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The Decision-Making Processes of the U.S. Government

23). The original function of the staff was to be a sort of managerial body which would ensure that key officials attended meetings and had open access to the President. During the Kennedy Administration, the NSA became a policy advisor who served as a personal advisor to the President without the bureaucratic baggage of the big organizations, such as the State and Defense Departments (Clarke, 1989, p. 9). The NSC itself was not subject to oversight by Congress since it was part of the Executive Office of the President. The National Security Assistant was not subject to Senate confirmation and could not be compelled to testify before Congress; consequently, Presidents gradually came to place great confidence in the NSA and his staff because they were accountable only to him (Donnelly, 1987, p. 23).

The status of the National Security Advisor has evolved since 1947 to that of a presidential advisor whose influence rivals that of members of the cabinet (Destler, 1980, p. 575). During the first term of President Nixon, National Security Advisor Henry Kissinger exercised more real power in foreign policy than did the Secretary of State. He made specific decisions concerning foreign policy, excluded State Department officials from certain back-channel negotiations, and became the Nixon Administration's prime public foreign-policy spokesman (Destler, 1980, p. 580). President Carter made the National Security Assistant a cabinet-rank official. The conflict between his NSA, Zbignew Brzezinski, and his Secretary of State, Cyrus Vance, eventually became so serious that the Administration was unable to formulate a coherent foreign policy. The two men held very divergent views on foreign policy and President Carter never made clear which views reflected his own; consequently, there was no evident direction to U.S. policy (Donnelly, 1987, p. 23).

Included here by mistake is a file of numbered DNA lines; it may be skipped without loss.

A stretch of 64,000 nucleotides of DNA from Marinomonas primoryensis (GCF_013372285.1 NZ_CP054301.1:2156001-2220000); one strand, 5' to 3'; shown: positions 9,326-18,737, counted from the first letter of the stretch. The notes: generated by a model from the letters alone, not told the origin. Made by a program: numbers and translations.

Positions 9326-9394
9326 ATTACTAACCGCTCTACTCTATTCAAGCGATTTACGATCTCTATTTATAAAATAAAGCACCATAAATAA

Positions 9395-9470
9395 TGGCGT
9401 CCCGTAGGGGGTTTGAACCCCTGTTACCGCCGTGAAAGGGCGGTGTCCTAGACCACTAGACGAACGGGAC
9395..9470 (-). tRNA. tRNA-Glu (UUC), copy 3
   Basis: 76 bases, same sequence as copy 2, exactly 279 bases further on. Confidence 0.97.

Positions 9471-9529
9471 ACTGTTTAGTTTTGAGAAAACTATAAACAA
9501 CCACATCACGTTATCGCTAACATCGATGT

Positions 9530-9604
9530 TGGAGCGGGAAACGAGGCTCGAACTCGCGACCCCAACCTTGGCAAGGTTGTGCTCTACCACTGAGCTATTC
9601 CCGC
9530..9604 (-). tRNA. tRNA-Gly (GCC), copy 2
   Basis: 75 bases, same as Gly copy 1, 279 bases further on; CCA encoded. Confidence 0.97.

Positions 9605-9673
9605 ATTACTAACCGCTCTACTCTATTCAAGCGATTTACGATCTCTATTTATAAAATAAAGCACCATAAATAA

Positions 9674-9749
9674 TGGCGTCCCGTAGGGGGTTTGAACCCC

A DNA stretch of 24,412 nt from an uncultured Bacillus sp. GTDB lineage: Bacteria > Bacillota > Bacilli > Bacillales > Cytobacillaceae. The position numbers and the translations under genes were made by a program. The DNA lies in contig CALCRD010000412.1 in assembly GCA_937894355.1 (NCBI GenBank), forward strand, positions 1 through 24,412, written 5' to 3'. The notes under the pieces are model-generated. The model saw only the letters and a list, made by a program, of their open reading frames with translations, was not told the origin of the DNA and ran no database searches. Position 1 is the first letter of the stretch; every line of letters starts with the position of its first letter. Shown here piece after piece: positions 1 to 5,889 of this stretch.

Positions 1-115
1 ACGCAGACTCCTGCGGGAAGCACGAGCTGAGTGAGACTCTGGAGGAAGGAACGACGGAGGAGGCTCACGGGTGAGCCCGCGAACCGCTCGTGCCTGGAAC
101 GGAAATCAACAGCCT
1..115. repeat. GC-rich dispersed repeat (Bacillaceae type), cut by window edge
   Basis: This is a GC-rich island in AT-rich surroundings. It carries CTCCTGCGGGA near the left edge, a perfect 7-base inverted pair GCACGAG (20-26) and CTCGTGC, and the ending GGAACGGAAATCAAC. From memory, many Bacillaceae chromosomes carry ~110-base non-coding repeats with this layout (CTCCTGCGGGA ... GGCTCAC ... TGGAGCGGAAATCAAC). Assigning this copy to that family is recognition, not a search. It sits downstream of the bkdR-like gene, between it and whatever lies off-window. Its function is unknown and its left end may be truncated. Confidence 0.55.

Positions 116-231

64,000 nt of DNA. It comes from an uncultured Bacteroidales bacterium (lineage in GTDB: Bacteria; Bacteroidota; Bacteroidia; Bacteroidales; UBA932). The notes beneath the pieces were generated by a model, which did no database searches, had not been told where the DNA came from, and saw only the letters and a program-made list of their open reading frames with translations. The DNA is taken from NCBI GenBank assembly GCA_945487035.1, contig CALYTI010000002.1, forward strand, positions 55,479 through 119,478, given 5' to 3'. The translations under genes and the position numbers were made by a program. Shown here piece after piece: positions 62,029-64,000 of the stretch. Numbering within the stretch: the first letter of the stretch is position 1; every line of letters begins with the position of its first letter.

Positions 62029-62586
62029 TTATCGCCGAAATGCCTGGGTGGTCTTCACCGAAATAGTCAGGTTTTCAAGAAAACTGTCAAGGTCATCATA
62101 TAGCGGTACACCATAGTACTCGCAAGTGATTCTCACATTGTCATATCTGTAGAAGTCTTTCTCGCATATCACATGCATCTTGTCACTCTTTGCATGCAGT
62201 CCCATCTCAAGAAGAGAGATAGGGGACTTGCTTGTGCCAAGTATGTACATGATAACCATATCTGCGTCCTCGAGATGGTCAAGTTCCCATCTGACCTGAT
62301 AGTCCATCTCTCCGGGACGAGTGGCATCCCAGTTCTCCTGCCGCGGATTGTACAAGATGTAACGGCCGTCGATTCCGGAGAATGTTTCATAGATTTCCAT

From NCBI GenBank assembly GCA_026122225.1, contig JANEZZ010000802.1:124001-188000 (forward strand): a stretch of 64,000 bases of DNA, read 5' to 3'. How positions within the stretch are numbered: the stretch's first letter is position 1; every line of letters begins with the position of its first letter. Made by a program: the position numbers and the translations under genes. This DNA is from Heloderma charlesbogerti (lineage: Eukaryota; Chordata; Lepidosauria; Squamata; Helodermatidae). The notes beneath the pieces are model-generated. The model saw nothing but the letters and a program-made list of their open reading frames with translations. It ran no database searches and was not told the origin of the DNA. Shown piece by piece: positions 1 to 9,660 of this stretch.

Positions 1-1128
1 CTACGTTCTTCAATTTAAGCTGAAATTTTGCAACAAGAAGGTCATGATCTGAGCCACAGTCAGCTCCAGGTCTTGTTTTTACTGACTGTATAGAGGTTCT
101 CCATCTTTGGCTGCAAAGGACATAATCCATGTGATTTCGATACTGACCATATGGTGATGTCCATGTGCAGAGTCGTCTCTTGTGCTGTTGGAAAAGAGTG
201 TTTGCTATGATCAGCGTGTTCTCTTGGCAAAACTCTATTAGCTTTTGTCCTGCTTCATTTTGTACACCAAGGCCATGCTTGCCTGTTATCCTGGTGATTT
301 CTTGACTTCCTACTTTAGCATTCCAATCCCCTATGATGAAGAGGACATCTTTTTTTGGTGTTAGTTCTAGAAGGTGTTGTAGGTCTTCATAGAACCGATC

President Reagan, however, eliminated the cabinet ranking and attempted to reduce the policymaking ...

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